The Federal Reserve reported last week that the average American family lost 40 percent of its wealth from 2007 to 2010.
That's two decades' worth of assets and savings wiped out in three years.
A family at the median, or one that's richer than the bottom half and poorer than the top half, saw its net worth decline from $126,400 in 2007 to $77,300 in 2010.
Because the plunge in housing values explains 75 percent of the decline, you could say the loss is not real since housing prices were an illusion, fueled by risky loans that were sold and re-sold by Wall Street banks that profited when the loans failed. That house of cards toppled in late 2008, bringing down the whole economy with it.
While housing prices were artificial, the effects of the housing bubble's collapse have been painfully real.
The Fed reported that median family income, the amount taken in from working and investments, also fell from $49,600 in 2007 to $45,800 in 2010.
The Fed's Survey of Consumer Finances, issued every three years, found that middle-class families were socked with the biggest percentage losses in both wealth and income.
The data are 18 months old, but Fed economists said stabilizing home prices and job gains have not altered the results. "Recovery from the Great Recession has been particularly slow."
Considering how long it is taking to dig out, you'd think everyone would want to avoid another banking-inflicted burial of the economy.
But no. Republicans and their presumptive presidential nominee Mitt Romney continue to prescribe deregulation and tax cuts for the wealthy as the magic economic elixirs.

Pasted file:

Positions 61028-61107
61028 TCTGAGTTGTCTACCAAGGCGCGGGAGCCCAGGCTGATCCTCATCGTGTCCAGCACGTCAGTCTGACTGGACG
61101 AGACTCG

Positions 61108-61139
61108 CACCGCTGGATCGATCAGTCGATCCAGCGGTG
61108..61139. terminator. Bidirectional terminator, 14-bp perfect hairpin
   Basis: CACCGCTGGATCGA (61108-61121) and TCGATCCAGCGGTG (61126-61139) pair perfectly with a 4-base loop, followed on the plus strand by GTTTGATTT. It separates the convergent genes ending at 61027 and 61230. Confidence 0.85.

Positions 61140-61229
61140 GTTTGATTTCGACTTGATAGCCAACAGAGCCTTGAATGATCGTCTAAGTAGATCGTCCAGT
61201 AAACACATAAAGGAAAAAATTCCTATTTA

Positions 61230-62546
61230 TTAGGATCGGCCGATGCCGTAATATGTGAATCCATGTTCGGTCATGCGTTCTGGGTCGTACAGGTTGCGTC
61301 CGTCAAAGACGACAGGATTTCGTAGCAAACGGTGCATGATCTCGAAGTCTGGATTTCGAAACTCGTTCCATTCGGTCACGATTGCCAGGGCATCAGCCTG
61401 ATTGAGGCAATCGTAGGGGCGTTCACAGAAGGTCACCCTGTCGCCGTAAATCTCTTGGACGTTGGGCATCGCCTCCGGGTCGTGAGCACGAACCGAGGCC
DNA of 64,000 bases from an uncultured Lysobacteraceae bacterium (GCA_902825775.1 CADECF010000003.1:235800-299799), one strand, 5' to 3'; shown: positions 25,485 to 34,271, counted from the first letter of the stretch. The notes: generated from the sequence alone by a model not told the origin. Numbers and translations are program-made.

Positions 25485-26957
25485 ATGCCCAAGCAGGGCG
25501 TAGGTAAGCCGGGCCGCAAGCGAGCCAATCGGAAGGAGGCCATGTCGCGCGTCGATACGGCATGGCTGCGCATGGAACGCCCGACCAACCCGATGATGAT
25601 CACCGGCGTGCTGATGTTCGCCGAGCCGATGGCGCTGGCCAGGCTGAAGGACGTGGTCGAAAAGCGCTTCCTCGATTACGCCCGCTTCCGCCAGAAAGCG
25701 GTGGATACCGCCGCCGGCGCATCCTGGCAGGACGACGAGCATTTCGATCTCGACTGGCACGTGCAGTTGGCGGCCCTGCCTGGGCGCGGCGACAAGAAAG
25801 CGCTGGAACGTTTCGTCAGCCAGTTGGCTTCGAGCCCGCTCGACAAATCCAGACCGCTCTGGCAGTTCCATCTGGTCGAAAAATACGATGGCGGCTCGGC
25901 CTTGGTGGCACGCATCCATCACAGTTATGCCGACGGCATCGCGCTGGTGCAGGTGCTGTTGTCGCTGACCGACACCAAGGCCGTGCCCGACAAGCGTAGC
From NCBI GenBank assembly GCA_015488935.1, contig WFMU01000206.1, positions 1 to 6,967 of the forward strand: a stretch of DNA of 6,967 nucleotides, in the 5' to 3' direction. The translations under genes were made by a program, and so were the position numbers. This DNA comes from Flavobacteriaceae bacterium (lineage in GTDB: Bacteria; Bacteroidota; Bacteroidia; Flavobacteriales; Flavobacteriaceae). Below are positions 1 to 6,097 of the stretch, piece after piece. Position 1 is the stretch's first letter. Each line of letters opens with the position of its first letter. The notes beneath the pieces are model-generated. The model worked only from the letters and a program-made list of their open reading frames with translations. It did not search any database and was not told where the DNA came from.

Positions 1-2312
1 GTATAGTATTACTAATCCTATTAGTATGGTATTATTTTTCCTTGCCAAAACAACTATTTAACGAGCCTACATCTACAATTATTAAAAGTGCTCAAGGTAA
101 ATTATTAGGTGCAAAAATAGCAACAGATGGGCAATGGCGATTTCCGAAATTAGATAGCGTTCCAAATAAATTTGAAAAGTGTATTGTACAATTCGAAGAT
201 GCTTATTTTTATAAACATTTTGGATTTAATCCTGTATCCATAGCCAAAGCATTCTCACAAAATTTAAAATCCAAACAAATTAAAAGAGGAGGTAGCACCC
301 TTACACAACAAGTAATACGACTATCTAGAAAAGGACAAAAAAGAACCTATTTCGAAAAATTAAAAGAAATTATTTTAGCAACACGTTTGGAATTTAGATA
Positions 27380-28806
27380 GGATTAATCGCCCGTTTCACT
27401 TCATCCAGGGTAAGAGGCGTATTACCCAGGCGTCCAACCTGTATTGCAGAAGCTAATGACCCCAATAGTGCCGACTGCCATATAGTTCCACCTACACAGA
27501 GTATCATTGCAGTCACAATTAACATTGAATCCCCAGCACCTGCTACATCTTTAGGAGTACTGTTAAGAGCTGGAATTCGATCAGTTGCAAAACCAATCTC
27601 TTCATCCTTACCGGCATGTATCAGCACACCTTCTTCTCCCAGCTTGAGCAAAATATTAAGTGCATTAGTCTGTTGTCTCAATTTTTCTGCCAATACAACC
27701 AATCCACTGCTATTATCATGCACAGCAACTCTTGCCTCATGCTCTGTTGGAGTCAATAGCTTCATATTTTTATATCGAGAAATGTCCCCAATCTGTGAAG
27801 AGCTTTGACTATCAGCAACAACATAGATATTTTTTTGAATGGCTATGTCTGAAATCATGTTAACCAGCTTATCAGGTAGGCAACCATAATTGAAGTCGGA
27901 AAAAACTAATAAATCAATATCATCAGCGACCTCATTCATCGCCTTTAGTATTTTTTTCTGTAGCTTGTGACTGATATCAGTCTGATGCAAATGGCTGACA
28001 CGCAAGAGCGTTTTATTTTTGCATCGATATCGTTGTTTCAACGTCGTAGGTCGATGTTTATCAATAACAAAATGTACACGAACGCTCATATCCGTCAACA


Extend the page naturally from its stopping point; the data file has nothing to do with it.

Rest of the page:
Romney has vowed to repeal the Dodd-Frank reforms which were enacted to prevent big bank losses from spilling over onto the middle-class and smothering the rest of the economy.
If anything, Dodd-Frank is too weak. But Republicans are determined to defang what little bite it has.
Spurred by the financial sector, the GOP is lining up against a rule, named for former Fed chairman Paul Volcker, that would restrict banks that receive federal support from trading in the kinds of derivatives that triggered the economic meltdown. The Volcker rule has yet to take effect, but Republican Sens. John McCain and Jim Demint have loaded down the farm bill with amendments to repeal it.
Achieving a perfect regulatory balance is probably impossible, especially in a dynamic economy. Policy-makers should beware of constricting credit by punishing local banks for the sins of their "too big to fail" brethren.
But if the recent past teaches us anything, it's that the far greater risk is from politicians and Wall Street whizzes whose idea of prosperity is a free-for-all that leaves almost everyone else poorer when the bubble bursts.